STAFF and volunteers at the only overnight shelter in The Pas will be unloading truckloads of supplies throughout the month after getting a desperately needed cash infusion.
Boxes containing essentials such as cookware, industrial kitchen appliances and PPE continue to arrive at Oscar’s Place, a 10-room shelter that sleeps up to 26 people. It’s only open from 8 p.m. to 8 a.m. daily.
Oscar’s Place has received $37,979 from Manitoba Keewatinowi Okimakanak, which represents northern chiefs.
"I felt the money needed to go to support Oscar’s Place," said executive director Kelvin Lynxleg.
The next closest overnight shelter is in Thompson, 386 kilometres away. People travel to The Pas for refuge from all over the region, from as far away as Cumberland House, Sask., and the remote First Nations community of Pukatawagan.
"Normally, a shelter is a lifeline to those who don’t have anywhere to go, but in the north, it’s particularly important because of the harsher climate," said Carolyn Smeltzer, technical unit manager at Swampy Cree Tribal Council.
Dave Brauer, chairman with Oscar's Place, said there’s a "night and day" difference between shelter availability in urban centres like Winnipeg versus the north.
The pandemic has forced other area shelters to restrict the number of people allowed inside.
Friendship Centre staff continue to deliver regular meals to unhoused people and the town’s low-income residents whenever it’s safe to do so.
"I want to help our homeless population as much as I can, but I’m not going to put my staff in jeopardy," said Douglas Bartlett, the friendship centre’s executive director. "Oscar’s Place should be open 24 hours a day — but it’s not."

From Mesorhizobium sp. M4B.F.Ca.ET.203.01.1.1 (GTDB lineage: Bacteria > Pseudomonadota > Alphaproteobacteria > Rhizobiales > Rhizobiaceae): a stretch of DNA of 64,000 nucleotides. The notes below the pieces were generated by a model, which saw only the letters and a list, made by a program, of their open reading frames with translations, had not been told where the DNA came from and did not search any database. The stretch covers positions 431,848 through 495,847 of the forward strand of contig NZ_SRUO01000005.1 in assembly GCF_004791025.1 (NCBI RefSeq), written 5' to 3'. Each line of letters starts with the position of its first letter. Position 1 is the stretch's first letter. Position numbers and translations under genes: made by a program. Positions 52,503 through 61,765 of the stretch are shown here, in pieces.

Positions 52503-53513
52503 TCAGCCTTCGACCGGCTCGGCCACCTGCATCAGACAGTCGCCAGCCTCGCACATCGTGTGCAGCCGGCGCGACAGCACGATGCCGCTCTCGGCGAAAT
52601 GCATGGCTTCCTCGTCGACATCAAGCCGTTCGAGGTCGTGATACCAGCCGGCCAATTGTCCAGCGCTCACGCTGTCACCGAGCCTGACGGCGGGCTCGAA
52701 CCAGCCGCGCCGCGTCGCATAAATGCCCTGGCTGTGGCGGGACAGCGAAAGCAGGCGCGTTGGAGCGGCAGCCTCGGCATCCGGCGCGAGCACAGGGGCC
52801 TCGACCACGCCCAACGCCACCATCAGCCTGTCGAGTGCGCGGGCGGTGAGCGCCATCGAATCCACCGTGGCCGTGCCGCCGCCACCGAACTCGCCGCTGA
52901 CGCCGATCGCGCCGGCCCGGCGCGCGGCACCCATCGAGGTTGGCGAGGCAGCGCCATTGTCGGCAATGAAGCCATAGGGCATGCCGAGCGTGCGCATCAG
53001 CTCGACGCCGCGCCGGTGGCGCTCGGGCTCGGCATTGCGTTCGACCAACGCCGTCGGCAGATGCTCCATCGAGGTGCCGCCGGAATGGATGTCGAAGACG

It means the homeless population has to search for somewhere else to go. Those familiar with Oscar’s Place said it’s not uncommon to see people standing outside year-round, waiting for it to open.
"Businesses are closed, bathrooms are closed due to the pandemic. It’s basic things, basic amenities that everyone should have access to," Lynxleg said.
During winter, many homeless people were suffering from frostbite, an issue Smeltzer said was "totally preventable" if more resources had been available. In reaction, the tribal council and MKO worked together to open a temporary day site in The Pas to bide time until the cold spell broke.
Lynxleg also hopes Oscar’s Place will eventually have enough funding to remain open during the day.
"Summer’s coming up. It’s going to get hot. There’ll be people sitting outside with no access to water," she said.
With the new funding secured, both parent organizations want to see Indigenous culture and food included in Oscar’s Place’s services.
A chef from the University College of the North trained a handful of Oscar’s Place staff in food safety and preparing Indigenous cuisine.
Smeltzer said finding a space large enough to host the training was a challenge due to public health restrictions. "They accommodated us very well."
Samantha Chartrand, 44, began working at the shelter as a cook just over a year ago.
Chartrand spent Thursday afternoon plucking geese and preparing them for dinner, which included fried bannock, duck, and soup.
"I want the (clients) to feel happy. I want them to feel safe, comfortable, relaxed, (to) have a good night’s sleep," Chartrand said.
There are a lot of familiar faces at Oscar’s Place. Many clients are chronically homeless and have been on and off the streets for two decades or more. Some clients are older adults.
"I do know that one particular client has gotten to the point where he’s in need of full-time care," Smeltzer said. "The challenge there is the staff really don’t know how to start the process to get him into proper care."
Whether it be for older adults or those looking to transition into stable housing, bridging gaps in housing is a concern for shelter services in The Pas and other northern communities such as Thompson.
MKO received $218,000 from Indigenous Services Canada. It gave a share to several other groups, including 95 Cree Road — a housing facility in Thompson — and Mama Bear Clan street patrol in Winnipeg.
"We want to help where we can to make things better for our people, wherever they reside throughout Manitoba," Lynxleg said. "We were very happy that we were able to do this and make a difference — even if it was a small difference."
The Metro community journalist
Katlyn Streilein is the community journalist for The Metro.